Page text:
It seems like it was just yesterday that I was sitting in front of my computer screen recapping 2012, and the adventures we had.  Hard to believe that it was 365 days ago.  Hard to believe that it was countless adventures ago, way more than I could ever have hoped to share on here.

2013 was yet another adventurous year for us.  We saw our shares of ups and downs, but the one thing that Amber and I remained steadfast in is doing what we thought was best for Kaitlyn each and every day.

We had our annual follow-up with the psychologist.  Kaitlyn completed her first 5k.  There was the first of many Oscar-worthy performances.  Those are always fun.  Kaitlyn played her first season of an organized sport, T-ball.  There was, of course, our first Disney cruise, and what a “Dream” it was!

Kaitlyn turned seven this past summer, and her ocean-themed birthday party was a success.  Over the summer, she also lost her first toothSchool started back in August, and Kaitlyn was excited to start second grade; so far, second grade has been amazing, with Kaitlyn having made straight A’s in the first nine weeks (second report card coming soon!).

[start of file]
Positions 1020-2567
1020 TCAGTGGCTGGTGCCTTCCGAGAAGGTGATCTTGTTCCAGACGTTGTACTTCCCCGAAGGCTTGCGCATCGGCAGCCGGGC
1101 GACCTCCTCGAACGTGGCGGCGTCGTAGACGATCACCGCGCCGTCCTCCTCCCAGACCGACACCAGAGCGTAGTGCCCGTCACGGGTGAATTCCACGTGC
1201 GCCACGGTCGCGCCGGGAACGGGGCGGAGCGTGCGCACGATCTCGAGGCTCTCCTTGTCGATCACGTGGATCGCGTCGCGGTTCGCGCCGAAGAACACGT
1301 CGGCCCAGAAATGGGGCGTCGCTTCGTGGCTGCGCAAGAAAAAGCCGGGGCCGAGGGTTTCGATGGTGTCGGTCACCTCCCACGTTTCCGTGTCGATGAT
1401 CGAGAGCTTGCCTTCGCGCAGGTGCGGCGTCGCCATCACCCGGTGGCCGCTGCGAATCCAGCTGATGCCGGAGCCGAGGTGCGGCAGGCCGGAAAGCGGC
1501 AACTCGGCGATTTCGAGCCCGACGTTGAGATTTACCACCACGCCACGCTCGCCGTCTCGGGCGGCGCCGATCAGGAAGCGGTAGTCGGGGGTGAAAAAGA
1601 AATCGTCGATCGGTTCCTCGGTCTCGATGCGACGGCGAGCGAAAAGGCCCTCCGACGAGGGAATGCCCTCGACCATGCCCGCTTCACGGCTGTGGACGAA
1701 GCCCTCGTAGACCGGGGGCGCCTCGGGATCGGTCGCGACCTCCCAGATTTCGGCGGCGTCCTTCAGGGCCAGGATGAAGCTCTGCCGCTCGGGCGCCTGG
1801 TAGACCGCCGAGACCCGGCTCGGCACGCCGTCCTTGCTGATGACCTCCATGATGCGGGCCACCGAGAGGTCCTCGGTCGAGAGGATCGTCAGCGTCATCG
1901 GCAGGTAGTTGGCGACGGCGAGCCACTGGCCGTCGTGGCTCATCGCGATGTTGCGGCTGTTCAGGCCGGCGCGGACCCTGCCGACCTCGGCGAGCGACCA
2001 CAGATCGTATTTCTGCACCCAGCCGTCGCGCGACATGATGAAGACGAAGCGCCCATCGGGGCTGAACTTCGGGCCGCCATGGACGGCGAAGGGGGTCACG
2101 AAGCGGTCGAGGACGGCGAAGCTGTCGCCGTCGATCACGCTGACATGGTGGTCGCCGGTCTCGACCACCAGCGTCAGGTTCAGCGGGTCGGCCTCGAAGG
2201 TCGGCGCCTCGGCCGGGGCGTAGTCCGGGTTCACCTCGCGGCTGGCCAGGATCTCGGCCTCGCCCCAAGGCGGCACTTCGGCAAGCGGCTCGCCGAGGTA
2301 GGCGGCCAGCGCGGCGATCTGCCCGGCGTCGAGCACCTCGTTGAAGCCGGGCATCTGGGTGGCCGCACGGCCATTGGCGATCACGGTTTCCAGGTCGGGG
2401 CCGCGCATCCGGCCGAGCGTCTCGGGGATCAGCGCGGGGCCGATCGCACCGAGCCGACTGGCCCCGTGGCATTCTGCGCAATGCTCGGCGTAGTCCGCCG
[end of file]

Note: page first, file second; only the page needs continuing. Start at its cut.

2014 should be an interesting year as well.  Amber and I know that there will be plenty of adventures (I could probably write something every day, but then you would get sick of reading this blog), and with the adventures, there will be plenty of highs and lows again.  While we may not know all of what is in store for 2014, we do know some of what will happen.

Soccer kicks back off shortly, and that should be entertaining.  We have our annual follow-up with the psychologist coming up in January.  Kaitlyn will be bringing home another report card in the next few weeks, too.  We will be going on our second cruise this summer, but not before our required trip to the Disney Store in Destin for some necessities for Kaitlyn.  Third grade, and all the challenges that will come along with it, will start in August (it pains me to even write that this far out because I don’t want it to get here too soon).